If you’re writing anything you want to be read by as wide a ‘general’ consumer market as possible, you need a good story hook.
The story hook comes at the very beginning of your article, your essay, your book (or even your query email!) to captivate your reader’s attention and leave them wanting more.
But so many writers ‘just write’, coming to the story hook as an after-thought. And then they wonder why they don’t get published…. Or why their reader is yawning and re-reading the same sentence over and over, completely forgetting what the story was about, as soon as they’ve finished!
[Look, I love writing for the sake / pleasure of writing, too. But I keep that kind of writing for my journals and my diaries.]
If you’re writing for an audience – and particularly if you want them to take an action (comment, request full manuscript, read until the end etc) the hook needs to be front-and-centre, or they won’t keep reading. It’s going to make your story memorable, it’s going to differentiate your story from the slew of other pitches on the same topics or themes, and it’s going to provide a framework for how you’ll write the story!
Finding your story hook is crucial to an engaging story and one of the vital pieces I cover in 4 Steps to a Bestselling Memoir Pitch.
A story without a hook
I call the story hook ‘the hinge that opens the door to your story’. Without a hook – you never have that opening. If this is too vague a metaphor for you – think about a topic or theme that your story covers (dairy cows, a health issue, covid…).
To use an example from the very first story I had published in a newspaper, we’ll take iron deficiency. The health editor at a major metropolitan newspaper took pity on me and said she’d publish a story on iron deficiency if i wrote it, but I had to find a ‘hook’.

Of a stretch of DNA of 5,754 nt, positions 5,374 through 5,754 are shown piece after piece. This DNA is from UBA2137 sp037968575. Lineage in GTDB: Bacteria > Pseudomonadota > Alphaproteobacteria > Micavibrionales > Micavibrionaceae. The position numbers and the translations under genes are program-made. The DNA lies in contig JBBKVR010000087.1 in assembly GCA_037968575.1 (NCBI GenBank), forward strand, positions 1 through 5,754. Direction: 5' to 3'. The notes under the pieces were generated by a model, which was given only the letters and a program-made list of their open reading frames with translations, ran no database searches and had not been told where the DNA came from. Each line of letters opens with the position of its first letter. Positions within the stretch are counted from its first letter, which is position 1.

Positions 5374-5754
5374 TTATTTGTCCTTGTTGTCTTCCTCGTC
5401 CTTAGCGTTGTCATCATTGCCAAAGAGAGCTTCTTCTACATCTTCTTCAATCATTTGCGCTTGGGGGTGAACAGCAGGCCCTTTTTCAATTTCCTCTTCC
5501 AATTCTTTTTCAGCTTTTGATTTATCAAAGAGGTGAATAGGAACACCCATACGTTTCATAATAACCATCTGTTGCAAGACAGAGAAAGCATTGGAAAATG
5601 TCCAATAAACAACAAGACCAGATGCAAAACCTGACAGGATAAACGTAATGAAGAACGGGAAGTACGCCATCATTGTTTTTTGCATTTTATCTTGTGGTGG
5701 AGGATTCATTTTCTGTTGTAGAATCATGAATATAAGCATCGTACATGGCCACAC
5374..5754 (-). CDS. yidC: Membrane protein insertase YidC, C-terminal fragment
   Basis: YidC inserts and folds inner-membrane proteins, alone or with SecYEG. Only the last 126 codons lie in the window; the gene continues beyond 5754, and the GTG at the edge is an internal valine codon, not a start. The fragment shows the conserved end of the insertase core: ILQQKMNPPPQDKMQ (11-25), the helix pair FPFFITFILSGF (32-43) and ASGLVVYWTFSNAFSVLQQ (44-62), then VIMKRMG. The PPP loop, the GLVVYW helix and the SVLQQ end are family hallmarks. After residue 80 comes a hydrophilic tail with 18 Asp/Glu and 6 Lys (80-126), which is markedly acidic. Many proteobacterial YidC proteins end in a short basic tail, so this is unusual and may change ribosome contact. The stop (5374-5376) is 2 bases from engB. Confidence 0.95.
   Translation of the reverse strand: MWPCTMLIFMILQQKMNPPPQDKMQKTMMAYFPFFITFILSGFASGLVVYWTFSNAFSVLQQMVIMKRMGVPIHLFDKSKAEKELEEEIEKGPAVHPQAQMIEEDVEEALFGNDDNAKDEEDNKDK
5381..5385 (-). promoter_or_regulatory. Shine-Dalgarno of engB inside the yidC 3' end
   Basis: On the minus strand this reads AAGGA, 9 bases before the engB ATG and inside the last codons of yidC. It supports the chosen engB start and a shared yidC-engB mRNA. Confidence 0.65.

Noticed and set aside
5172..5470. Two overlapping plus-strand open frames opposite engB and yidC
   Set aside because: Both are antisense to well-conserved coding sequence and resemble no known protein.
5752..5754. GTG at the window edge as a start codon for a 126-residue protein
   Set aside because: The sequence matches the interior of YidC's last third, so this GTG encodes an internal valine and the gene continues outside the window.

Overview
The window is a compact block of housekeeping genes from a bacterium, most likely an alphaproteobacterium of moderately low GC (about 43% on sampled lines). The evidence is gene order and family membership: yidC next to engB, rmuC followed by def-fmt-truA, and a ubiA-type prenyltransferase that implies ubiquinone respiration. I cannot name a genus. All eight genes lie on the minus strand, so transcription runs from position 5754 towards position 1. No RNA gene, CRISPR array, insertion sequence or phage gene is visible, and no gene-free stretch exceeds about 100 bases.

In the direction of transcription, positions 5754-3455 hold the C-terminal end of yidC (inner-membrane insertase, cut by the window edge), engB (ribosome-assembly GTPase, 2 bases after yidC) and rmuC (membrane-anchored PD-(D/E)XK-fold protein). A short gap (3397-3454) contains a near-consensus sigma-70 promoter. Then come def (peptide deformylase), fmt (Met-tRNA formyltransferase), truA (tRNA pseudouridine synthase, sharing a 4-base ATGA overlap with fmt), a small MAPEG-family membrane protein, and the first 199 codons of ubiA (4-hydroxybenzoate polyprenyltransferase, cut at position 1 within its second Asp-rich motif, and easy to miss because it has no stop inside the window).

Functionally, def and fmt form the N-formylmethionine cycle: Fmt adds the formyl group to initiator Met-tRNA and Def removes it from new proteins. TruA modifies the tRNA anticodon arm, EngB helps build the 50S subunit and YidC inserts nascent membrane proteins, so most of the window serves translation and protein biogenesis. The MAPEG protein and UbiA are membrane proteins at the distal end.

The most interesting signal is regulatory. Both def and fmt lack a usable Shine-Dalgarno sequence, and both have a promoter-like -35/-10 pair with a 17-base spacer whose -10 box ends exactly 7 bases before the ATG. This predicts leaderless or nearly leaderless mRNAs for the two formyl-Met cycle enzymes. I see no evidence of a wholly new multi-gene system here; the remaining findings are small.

“Hook? What’s a hook?”
That was me, quietly freaking out as, even after five years at University studying writing and editing, no-one had taught me this crucial piece of publishing know-how. I didn’t ask out loud, but I vowed to learn as quickly as possible.
The editor didn’t have time to teach me (and i was too embarrassed to admit I didn’t know what it was), so I found a case study, interviewed her, and worked backwards until I could find what would make MY story on iron deficiency different to something else that was being pitched on the same topic.
Tip: You don’t get published by saying you’ve written a story on iron deficiency [or insert any other millions of topics or themes]. There is nothing new under the sun and why would anyone publish a story on a topic or theme which has already been covered a squillion times before?
You get published when you show an editor how your story is relevant to their audience RIGHT now– ie. the demographic who reads their newspaper and the timely themes they currently cover. You do this by finding a hook and connecting that to what your audience might be struggling with, thinking about or experiencing. This gives you a strong hint at where to find your hook, too – current trends, statistics, global experiences.My ‘hook’ (also called the ‘angle’ in journalism) was that many women have low-to-no iron stores but don’t realise it, because fatigue is a common side-effect of so many other ailments and illnesses and is also completely widespread so we just shrug it off.
My case study was a perfect example of this: a lawyer straight out of University who was also juggling two part-time jobs, she put her complete exhaustion down to a high stress job and too much work, not the fact that she had almost no available iron in her body and had almost completely depleted her ‘stores’. I tied that into statistics on how many women experience iron deficiency and made it timely – the number was rapidly rising (due to a growth in veganism / vegetarianism and various other lifestyle choices).
No, this wasn’t groundbreaking, but it was a hook (yay). It was the hinge that opened that story, and led the way I wrote it.
And most importantly – it meant my story got published because the audience could relate to it.
Different hook = different story
I call the hook the hinge that opens the door to your story – if you use a different hook, you’ll have a completely different story. What do I mean?
Well, take A Letter From Paris.
The story began when Coralie sent me an email from Paris and it was about my father (no hook – reader has no idea why this matters).
The email was important because I never knew my father (getting closer to a hook) and he’d died over 30 years earlier (closer, still, but the audience still has to work to understand why they should care).
The email contained information about a love affair my father had in the 1940s (getting closer to a hook as now the audience is intrigued).
That one email from a complete stranger led me to discover my late father’s secret life and lost love in post-war France.